After leaving Teddy’s, headed north towards the Tire Shop Taqueria on S. Avalon Boulevard—and didn’t stand a chance. Never in my life have I witnessed such an enormous crowd waiting in line for tacos. After crossing them off my list in agony, I hastily drove northwest to Leo’s Taco Truck on S. La Brea Avenue. Situated on a gas station lot, the place was total chaos but somehow, I parked the Tacoma in the middle of it all. I ordered al pastor tacos and used the Tacoma’s tailgate as a dinner table. Sadly, I was not impressed.
Next stop on the taco tour was El Chato Taco Truck, also located on S. La Brea Avenue, where I conveniently found a VIP parking spot. The line at this taco truck was moving rapidly. As buche and lengua tacos found their way into my hands, I proceeded to the warmth of the Tacoma’s cabin. The center console served as a table, making it effortless to eat tacos inside the Tacoma. I backed up my seat and opened the moonroof and front doors to fend off any evidence of tacos. On quick observation, the crowd at this place was small compared to Leo’s Taco Truck. However their tacos were amazing and got my seal of approval.
After El Chato, I threw in the towel for the night. My taco tour would continue the following morning.
I began day two by steering the Tacoma toward East Los Angeles in hopes of finding Carnitas El Momo and L Fish Tacos. Unfortunately, both curbside taco stands were nowhere to be found. Improvising I quickly found another option in the area called Santa Rita Jalisco Taco Truck. Putting the Tacoma in reverse, I squeezed into the last available space near the truck. When my tripa and cabeza tacos came out I jumped into the back of the Tacoma to enjoy my first taco round of the day. If you are ever driving on the 10 Freeway near East L.A., take a detour. Their tacos will not disappoint.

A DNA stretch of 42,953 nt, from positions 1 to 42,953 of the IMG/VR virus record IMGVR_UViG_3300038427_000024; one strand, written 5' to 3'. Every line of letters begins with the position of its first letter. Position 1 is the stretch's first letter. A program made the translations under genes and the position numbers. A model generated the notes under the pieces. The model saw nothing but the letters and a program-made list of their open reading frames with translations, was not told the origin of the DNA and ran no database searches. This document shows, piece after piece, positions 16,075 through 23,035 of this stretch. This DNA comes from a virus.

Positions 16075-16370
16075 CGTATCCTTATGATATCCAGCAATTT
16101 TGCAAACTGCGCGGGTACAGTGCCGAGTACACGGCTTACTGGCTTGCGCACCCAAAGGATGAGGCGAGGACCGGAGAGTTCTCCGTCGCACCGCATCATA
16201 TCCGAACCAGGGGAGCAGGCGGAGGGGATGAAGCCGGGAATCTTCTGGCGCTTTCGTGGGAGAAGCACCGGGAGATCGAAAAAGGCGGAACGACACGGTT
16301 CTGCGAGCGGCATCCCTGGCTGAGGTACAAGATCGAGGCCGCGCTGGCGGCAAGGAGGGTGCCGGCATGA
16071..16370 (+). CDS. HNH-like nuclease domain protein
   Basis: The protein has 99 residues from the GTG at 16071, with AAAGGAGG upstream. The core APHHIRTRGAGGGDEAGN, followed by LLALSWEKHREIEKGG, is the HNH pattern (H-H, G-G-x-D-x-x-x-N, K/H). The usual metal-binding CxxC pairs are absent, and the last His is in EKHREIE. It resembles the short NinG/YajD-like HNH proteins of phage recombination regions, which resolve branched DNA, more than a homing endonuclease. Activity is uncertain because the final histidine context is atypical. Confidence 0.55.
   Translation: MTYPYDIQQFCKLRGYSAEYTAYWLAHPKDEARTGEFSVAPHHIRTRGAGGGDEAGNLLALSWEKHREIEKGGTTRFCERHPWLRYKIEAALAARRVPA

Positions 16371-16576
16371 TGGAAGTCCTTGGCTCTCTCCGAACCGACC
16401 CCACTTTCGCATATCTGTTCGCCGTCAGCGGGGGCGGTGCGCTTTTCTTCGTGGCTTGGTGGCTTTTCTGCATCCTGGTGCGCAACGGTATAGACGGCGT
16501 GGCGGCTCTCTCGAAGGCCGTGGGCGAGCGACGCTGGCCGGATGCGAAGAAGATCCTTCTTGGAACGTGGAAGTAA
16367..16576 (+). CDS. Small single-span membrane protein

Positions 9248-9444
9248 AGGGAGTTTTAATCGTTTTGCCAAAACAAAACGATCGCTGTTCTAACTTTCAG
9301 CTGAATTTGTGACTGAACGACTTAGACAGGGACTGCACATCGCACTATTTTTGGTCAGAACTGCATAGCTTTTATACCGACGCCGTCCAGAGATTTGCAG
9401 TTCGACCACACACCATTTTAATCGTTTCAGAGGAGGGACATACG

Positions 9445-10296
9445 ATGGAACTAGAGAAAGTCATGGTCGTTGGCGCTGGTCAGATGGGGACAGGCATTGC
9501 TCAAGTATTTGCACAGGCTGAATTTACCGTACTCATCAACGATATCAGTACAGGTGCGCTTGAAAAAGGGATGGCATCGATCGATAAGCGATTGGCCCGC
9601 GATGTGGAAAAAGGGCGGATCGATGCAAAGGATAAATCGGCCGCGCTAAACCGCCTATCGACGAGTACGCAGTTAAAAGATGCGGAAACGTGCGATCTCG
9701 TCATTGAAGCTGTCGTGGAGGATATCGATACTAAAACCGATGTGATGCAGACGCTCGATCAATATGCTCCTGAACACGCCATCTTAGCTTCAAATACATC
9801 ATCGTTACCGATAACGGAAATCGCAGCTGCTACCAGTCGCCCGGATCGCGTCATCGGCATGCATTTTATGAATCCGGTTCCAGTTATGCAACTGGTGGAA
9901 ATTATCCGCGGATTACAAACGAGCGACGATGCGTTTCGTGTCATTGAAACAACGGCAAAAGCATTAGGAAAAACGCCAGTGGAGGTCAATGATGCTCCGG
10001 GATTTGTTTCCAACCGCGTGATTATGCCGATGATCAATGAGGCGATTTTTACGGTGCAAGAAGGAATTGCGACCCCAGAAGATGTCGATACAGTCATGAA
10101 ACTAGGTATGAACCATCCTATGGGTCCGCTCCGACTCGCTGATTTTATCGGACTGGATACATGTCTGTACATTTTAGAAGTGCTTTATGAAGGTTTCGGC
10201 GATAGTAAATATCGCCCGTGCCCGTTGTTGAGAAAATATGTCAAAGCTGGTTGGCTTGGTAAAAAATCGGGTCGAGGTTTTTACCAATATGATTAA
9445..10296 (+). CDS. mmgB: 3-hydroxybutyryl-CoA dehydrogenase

Afterwards, I continued to Sky’s Gourmet Tacos on W. Pico Boulevard, where a parking space directly next to the restaurant awaited the Tacoma. This time I used the hood of the Tacoma as a tabletop because why not. Sky’s savory lobster and shrimp tacos were bursting with flavor and I became an instant fan. I can confidently exclaim that their lobster taco is the best I ever had. Sky’s has been serving their unique marinated tacos in the Mid-City area of Los Angeles for 26 years and I cannot wait to return to sample their shrimp nachos. By the time I looked up directions to Guerilla Tacos in Culver City they were closed, forcing me to cross them off my list. Thankfully, Ricky’s Fish Tacos on Riverside Drive was still open for business—and that’s where the taco tour would end.
Located minutes away from Griffith Park near Los Feliz Boulevard, Ricky’s Fish Tacos serves Ensenada-style fish and shrimp tacos. I ordered one of each and proudly sat next to the attention seeking orange Tacoma that appeared to be hauling the taco truck. These tasty Baja style tacos easily made it on my top three of the entire tour.
The 2018 Toyota Tacoma TRD Sport proved to be an excellent choice for an L.A. taco tour. This midsize pickup provided various ways to consume delicious tacos outdoors and it was as much a part of the taco tour experience. The taco tour would not be as cool or engaging with another car. This truck inspired the idea and without it there wouldn’t be a taco tour.
2018 Toyota Tacoma TRD Sport 4×4 Specifications
|ENGINE||3.5-liter DOHC 24-valve V6/278 hp @ 6,000 rpm, 265 lb-ft @ 4,600 rpm|
|LAYOUT||4-door, 5-passenger, front-engine, 4WD truck|
|EPA MILEAGE||18/23 mpg (city/hwy)|
|L x W x H||212.3 x 75.2 x 70.6 in|